AGL chief executive Brett Redman recently described the Bells Mountain project as a 10 year journey.
"..all the indications are good," he said.
"What I expect to see there is quite a methodical process of assessment, engineering design, environmental consideration and community engagement on the journey to getting a commercial project up and running there."
Idemitsu Australia Resources chief commercial officer, Chris Walsh said the business was investigating further renewable energy development and export opportunities through its subsidiary Idemitsu Renewable Development Australia (IRDA).
"We have established IRDA which will leverage our global expertise from our parent company Idemitsu Kosan to ensure we can continue to contribute to regional communities like Muswellbrook where mining commenced some 113 years ago," Mr Walsh said.
"Innovative rehabilitation solutions such as the reuse of mine voids as proposed with the Bells Mountain pumped hydro project ensure that sites like Muswellbrook can continue to generate investment and long-term employment."Idemitsu Australia Resources Chief Commercial Officer, Chris Walsh
"Innovative rehabilitation solutions such as the reuse of mine voids as proposed with the Bells Mountain pumped hydro project ensure that sites like Muswellbrook can continue to generate investment and long-term employment."
AGL is also in the final stages of planning waste to energy and solar thermal pilot projects in the Upper Hunter as part of a vision to create one of the world's most versatile renewable energy hubs.
The company expects to announce its international partner for the projects, to be located at its Macquarie site (home of Liddell and Bayswater power stations), in the next month.
"I think the good news for the Hunter ... is that you will see a sharpened focus on new energy in that region particularly anchored in an energy hub at Macquarie where we are starting to show some of the vision about where we can invest in all sorts of energy-based projects that build into the longer term future," Mr Redman said following last months investor briefing.
"What we are starting to do is repurpose the grid connections that we have got as well as the land and the other infrastructure."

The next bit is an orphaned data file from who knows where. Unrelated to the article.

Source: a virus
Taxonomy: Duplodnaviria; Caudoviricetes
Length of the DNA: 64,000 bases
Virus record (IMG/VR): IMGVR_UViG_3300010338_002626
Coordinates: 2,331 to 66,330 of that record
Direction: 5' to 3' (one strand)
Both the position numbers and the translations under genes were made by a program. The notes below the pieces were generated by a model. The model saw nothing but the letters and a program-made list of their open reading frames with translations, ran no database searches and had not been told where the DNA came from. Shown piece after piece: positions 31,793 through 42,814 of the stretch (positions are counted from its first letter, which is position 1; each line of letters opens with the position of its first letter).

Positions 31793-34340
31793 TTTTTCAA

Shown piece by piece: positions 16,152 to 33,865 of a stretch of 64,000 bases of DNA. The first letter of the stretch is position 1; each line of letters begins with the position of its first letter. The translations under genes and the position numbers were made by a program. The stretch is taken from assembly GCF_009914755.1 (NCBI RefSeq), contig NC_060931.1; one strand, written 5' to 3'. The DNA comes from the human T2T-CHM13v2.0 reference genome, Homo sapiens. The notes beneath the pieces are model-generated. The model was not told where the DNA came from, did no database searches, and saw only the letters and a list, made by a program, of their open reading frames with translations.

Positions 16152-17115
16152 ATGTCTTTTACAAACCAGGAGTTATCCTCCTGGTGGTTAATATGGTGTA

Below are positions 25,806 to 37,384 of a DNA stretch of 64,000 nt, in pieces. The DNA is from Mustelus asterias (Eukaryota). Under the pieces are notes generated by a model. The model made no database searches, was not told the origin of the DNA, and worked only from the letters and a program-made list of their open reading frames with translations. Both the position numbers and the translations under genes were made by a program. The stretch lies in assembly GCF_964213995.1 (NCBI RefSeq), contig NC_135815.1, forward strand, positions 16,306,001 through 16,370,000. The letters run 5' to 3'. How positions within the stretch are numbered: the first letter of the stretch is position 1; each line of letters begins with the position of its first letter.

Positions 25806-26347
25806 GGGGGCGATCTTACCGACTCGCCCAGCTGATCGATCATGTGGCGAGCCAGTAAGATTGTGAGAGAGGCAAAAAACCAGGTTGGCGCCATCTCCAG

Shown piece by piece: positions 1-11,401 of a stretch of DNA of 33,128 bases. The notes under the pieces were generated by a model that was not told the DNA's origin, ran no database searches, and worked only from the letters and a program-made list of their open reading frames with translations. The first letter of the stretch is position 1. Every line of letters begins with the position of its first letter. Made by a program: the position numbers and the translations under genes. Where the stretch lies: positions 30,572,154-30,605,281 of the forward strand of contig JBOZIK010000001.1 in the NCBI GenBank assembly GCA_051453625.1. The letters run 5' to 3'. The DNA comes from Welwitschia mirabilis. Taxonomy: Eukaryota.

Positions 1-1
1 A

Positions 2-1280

The two technologies will be scaled up if the pilot projects prove to be successful.
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The projects will be part of PrimeCo, one of two business that will emerge from a split of the company announced last month.
The move to split the company follows an influx of renewable energy into the grid in recent times, causing wholesale power prices to crash to multi-year lows.
The second business, New AGL, will include the company's retailing division.
PrimeCo, will hold the company's biggest generation assets, such as Liddell and Bayswater coal-fired power stations, its gas-fired power stations and wind generators.
Energy hubs, such as Macquarie, will help to facilitate an ongoing transition to renewables as the energy market evolves.
Mr Redman said plans to build a 500 megawatt battery on the Macquarie site were also proceeding, however, a final investment decision was yet to be made.
"We are thinking about these projects in light of the NSW energy plan. We are going to have to see the detail of the energy plan before we can finalise an investment decision," Mr Redman said.
"I'm confident we will be building batteries there. It's a question of how soon, not if."
The company' final investment decision on whether to proceed with a proposed a $400 million gas peaking plant at Tomago is also dependent on the NSW energy plan.
"What we need to see first is the rules of engagement for the NSW energy plan. Once we see that we will be able to make a proper assessment, Mr Redman said.